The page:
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Keywords:

  • CD133;
  • androgen receptor;
  • prostate cancer;
  • cancer stem cell;
  • castration-resistance;
  • cell cycle;
  • G2-phase

Abstract

BACKGROUND

In the adult human prostate CD133 expression is thought to mark rare prostate epithelial stem cells and malignant tumor stem/initiating cells. Such putative stem cell populations are thought to proliferate slowly, but possess unlimited proliferative potential. Based on this, we hypothesized that CD133pos prostate cancer cells proliferate slower than CD133neg cells.

METHODS

Human prostate cancer cell lines were analyzed for CD133 expression and DNA content using flow cytometry. Rates of cell division and DNA synthesis were determined using CFSE cell tracing and BrdU uptake, respectively. Changes in cell cycle distribution and the percentage of CD133pos cells were assayed under conditions of different cell density and AR-pathway modulation. Lastly, we over-expressed lentiviral CD133 to measure whether CD133 regulates the cell cycle.

RESULTS

The cell cycle distribution differs between CD133pos and CD133neg cells in all three human prostate cancer cell lines studied. CD133pos cells have a greater proportion of cells in G2 and proliferate faster than CD133neg cells. High cell density increases the percentage of CD133pos cells without changing CD133pos cell cycle progression. Treatment with the AR agonist R1881, or the anti-androgen MDV3100, significantly changed the percentage and proliferation of CD133pos cells. Finally, ectopic over-expression of CD133 had no effect on cell cycle progression.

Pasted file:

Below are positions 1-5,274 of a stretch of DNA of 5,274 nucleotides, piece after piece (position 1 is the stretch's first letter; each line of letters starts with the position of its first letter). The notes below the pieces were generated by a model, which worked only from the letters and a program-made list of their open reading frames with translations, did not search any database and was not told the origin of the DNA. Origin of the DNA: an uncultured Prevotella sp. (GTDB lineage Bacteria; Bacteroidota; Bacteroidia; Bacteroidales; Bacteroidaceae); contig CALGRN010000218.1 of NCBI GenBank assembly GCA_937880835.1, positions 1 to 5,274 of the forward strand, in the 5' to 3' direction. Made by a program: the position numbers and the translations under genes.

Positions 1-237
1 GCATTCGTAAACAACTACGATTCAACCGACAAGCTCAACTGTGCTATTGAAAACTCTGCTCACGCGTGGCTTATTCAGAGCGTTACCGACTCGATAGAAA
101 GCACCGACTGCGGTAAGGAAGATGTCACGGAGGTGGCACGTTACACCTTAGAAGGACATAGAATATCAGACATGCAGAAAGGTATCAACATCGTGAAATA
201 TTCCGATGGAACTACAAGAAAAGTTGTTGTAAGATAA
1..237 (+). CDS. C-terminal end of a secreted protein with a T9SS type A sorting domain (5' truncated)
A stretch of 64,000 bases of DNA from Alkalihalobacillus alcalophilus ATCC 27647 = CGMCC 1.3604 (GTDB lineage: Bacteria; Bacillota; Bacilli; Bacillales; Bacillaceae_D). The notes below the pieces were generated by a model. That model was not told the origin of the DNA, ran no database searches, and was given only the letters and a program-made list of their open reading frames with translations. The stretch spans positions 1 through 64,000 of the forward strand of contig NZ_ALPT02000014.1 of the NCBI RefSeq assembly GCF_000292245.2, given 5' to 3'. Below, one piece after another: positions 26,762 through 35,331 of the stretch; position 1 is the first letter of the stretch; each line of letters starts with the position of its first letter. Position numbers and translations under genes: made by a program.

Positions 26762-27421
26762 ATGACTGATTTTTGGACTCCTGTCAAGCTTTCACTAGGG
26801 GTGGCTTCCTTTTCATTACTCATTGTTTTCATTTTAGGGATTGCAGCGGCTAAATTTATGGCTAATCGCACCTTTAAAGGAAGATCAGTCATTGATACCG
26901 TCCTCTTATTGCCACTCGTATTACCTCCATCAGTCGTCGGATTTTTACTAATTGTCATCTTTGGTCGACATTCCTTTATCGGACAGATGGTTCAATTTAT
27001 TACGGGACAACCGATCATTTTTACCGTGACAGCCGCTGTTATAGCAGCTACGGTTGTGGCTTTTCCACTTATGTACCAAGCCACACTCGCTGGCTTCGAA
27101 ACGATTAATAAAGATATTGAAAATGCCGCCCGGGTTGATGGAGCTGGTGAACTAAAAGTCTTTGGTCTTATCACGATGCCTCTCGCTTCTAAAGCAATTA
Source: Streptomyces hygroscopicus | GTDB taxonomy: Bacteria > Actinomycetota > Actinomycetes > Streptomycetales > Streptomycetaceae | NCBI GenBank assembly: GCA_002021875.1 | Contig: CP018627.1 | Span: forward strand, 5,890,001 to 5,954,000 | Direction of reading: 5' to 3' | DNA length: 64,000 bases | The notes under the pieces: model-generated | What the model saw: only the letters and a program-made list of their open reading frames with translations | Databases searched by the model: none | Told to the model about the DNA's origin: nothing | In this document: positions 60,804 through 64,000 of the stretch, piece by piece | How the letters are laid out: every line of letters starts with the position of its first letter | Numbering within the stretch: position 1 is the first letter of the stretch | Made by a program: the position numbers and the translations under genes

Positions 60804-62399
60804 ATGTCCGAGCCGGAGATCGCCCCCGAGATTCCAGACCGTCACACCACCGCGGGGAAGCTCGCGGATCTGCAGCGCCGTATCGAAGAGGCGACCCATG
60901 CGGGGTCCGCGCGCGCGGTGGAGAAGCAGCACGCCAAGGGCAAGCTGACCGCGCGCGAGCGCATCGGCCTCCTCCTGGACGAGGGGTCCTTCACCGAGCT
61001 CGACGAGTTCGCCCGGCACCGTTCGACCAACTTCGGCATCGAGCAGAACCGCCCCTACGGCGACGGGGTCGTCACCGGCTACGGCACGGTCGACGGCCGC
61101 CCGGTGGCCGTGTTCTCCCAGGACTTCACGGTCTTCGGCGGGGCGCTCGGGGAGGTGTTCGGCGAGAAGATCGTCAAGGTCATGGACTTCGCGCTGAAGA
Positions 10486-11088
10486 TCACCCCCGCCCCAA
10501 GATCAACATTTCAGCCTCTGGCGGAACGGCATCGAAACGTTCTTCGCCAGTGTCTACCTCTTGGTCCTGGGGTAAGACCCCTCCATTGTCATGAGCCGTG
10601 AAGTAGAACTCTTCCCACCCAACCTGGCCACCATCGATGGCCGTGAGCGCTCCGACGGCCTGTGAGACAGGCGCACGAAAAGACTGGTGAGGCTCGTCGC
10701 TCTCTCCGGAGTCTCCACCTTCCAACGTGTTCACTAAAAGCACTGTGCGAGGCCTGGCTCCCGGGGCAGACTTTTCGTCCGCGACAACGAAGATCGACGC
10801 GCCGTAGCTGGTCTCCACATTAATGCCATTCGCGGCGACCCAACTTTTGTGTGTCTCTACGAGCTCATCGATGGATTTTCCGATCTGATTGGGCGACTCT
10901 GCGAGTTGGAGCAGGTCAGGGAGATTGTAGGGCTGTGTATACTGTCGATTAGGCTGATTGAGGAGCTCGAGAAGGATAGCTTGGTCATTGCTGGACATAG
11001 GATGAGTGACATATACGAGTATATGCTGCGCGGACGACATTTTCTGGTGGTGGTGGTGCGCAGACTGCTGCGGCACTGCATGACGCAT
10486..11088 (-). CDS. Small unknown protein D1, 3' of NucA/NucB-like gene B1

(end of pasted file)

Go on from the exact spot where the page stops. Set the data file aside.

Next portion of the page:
CONCLUSIONS

Contrary to our hypothesis, we demonstrate that CD133pos cells proliferate faster than CD133neg cells. This association of CD133 expression with increased cell proliferation is not directly mediated by CD133, suggesting that surface CD133 is a downstream target gene of an undefined pathway controlling cell proliferation. Prostate 73: 724–733, 2013. © 2012 Wiley Periodicals, Inc.